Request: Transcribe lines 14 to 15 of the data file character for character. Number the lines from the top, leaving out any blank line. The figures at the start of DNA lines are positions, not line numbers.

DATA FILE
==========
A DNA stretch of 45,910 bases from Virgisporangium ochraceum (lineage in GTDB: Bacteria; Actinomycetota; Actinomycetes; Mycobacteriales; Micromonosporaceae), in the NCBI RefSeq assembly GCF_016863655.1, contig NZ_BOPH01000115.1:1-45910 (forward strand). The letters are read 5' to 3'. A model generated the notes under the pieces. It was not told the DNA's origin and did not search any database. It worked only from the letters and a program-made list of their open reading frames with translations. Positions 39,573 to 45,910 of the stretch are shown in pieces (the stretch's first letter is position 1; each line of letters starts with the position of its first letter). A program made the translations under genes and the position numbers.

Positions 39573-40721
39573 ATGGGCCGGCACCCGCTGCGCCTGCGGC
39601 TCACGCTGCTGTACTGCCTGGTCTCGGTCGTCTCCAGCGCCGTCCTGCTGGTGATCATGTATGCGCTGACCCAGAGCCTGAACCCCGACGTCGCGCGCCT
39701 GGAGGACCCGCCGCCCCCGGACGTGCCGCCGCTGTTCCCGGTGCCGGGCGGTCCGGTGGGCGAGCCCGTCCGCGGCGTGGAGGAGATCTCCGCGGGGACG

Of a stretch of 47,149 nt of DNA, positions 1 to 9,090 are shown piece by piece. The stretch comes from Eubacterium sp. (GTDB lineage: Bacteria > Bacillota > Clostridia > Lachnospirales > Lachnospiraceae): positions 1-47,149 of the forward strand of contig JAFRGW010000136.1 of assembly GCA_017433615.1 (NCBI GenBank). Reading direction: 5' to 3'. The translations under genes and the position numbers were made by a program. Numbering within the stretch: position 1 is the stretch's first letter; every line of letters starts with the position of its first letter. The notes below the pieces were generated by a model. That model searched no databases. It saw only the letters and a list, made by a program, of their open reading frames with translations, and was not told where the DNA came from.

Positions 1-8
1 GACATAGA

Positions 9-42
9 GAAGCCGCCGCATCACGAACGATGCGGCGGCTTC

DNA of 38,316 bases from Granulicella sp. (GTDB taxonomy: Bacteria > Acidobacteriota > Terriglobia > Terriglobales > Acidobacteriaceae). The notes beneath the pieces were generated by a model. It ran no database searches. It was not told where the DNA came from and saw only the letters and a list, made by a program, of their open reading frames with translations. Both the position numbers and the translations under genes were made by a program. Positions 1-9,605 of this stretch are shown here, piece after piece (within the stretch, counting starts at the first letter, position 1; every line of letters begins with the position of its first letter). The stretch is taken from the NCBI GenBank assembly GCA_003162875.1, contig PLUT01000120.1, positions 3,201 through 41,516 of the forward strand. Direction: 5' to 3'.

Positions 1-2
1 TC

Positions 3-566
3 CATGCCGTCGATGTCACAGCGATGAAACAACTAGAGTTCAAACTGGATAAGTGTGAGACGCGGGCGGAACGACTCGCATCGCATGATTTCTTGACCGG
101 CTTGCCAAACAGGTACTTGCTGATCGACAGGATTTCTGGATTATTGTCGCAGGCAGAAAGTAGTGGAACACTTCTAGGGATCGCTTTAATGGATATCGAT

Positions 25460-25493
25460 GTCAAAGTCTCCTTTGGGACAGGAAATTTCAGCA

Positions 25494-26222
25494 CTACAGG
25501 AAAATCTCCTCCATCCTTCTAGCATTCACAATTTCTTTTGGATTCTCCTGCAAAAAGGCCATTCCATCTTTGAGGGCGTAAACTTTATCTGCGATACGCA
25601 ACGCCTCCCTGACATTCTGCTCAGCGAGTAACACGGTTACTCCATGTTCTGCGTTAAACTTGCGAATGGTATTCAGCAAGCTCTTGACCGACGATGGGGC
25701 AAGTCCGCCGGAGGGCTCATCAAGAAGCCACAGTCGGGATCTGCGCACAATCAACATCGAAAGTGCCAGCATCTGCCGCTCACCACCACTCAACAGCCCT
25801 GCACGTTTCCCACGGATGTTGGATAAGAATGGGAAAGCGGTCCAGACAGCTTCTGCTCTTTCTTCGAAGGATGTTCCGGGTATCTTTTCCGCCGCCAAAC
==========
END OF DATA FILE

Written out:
Positions 3-566
3 CATGCCGTCGATGTCACAGCGATGAAACAACTAGAGTTCAAACTGGATAAGTGTGAGACGCGGGCGGAACGACTCGCATCGCATGATTTCTTGACCGG